Saturday, November 20, 2010

TSA Lessons For Your Business

If your company or organization must make changes to meet a growing threat in your area of operations or service, make sure you have the people with the expertise and experience to lead your project, and if you do not have the experience in-house, then for goodness sakes, go outside for it.

When TSA rushed their new "pat-down" procedures in to operations this week, you would have thought they would have considered all the complications their new "security grope" would face.

In fact, they've had weeks to prepare to step up their so-called pat down procedures since the underwear bomber failed and months since the shoe bomber failed.

Did no one consider all the implants and medical devices that humans wear to stay alive, or just to appear more normal after life-threatening disease, accidents or surgery?

There was the flight attendant that had to remove her breast prostheses, in front of a line of waiting passengers. She had a breast removed because of cancer.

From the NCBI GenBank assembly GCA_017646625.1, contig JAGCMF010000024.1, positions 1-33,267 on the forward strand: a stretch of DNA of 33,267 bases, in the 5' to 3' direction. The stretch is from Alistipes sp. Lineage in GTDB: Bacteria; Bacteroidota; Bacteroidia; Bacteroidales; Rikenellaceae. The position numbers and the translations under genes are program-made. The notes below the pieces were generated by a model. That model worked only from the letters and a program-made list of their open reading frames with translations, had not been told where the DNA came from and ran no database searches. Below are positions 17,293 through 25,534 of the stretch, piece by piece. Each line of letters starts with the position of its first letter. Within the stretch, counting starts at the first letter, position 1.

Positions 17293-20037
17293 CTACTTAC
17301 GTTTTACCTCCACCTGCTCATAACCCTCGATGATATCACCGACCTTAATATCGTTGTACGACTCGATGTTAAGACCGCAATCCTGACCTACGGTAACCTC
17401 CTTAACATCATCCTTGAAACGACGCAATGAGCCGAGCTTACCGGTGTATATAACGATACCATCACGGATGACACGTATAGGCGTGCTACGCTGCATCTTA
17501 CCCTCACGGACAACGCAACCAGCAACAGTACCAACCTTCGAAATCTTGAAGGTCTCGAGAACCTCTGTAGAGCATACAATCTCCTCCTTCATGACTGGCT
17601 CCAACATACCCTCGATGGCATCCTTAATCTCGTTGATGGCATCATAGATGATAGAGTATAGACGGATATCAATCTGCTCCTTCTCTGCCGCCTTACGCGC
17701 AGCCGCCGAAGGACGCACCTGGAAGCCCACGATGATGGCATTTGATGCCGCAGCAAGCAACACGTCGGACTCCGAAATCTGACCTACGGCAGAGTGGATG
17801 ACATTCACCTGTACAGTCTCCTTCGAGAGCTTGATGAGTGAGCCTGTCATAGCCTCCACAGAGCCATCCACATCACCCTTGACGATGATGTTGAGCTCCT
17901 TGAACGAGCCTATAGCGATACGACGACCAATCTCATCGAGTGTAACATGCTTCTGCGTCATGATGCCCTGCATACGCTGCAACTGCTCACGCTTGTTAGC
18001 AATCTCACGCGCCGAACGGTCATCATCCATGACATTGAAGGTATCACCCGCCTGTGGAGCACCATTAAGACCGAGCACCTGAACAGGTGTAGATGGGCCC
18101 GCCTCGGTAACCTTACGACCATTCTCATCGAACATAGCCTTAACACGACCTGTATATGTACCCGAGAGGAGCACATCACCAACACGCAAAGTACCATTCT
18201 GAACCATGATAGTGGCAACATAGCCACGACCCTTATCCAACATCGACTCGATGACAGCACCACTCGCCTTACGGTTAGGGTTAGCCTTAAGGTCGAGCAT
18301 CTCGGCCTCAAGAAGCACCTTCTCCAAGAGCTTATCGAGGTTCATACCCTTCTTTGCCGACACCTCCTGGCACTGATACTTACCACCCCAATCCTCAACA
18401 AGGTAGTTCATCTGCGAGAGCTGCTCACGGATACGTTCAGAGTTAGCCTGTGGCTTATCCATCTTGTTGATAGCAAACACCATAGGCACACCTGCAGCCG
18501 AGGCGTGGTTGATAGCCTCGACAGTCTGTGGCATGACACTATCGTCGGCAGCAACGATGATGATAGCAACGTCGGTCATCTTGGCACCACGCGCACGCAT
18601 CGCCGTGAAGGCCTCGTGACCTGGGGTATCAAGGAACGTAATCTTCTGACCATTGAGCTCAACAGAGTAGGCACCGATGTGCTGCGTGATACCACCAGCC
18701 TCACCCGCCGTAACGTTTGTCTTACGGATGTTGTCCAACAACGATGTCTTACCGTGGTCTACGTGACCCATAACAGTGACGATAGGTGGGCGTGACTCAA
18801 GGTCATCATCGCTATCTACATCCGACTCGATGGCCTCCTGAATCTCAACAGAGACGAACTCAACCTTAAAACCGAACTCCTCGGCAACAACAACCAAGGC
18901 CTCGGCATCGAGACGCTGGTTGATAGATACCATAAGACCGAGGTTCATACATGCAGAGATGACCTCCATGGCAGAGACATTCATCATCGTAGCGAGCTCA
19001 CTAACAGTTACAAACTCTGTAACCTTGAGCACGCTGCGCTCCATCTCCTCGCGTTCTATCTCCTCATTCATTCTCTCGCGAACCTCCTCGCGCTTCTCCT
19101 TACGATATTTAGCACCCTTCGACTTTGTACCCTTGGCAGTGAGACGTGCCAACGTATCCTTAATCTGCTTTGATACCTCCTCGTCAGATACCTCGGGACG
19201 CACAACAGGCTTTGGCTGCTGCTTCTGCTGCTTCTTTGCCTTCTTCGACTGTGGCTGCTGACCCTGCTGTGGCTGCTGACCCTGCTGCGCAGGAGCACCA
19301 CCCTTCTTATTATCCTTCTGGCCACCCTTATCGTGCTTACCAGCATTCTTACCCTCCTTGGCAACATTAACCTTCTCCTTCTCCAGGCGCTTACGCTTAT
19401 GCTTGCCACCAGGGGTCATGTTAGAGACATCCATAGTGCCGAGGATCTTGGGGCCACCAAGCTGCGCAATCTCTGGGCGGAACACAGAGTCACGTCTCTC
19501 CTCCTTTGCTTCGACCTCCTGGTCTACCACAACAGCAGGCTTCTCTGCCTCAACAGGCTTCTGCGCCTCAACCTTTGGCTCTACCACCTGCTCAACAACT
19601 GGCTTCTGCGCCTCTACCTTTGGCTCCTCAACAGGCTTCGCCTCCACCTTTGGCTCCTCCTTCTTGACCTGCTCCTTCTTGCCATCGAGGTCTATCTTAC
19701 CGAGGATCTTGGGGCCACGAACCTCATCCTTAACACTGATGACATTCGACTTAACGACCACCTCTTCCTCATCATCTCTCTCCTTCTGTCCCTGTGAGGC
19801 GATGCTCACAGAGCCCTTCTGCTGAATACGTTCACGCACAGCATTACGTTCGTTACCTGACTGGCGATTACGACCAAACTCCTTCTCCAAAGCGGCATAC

And the guy that wore a urostomy bag on his waist because he had no bladder, after surgery. What are they doing about the men and women who wear colostomy bags because they've had colon or rectal cancer?

I few years ago I had a wreck and had a number of screws holding my left foot together. I fly a lot. It was a nightmare then, because I always got pulled out of line and had my whole body wanded, because of hardware in one foot.

My late father-in-law wore a urostomy bag. Thank goodness he's not around to have some TSA agent squeeze it or hit it and knock it loose, dumping his "water" in the airport security area. At least, under the present rules, his shoes would not be soiled.

Back to your business. TSA apparently did not have the medical expertise on staff to help them with those kinds of issues.

There will be things you have to do to keep up with the competition, or ahead of the competition.

A crisis plan is one of those things. Most companies and other organizations rarely have the expertise on staff to prepare a crisis plan without missing some important elements. Don't pull a "TSA" and adopt a crisis plan that has flaws.

Call the Institute for Crisis Management or someone like ICM to help you with your plan development or updating.

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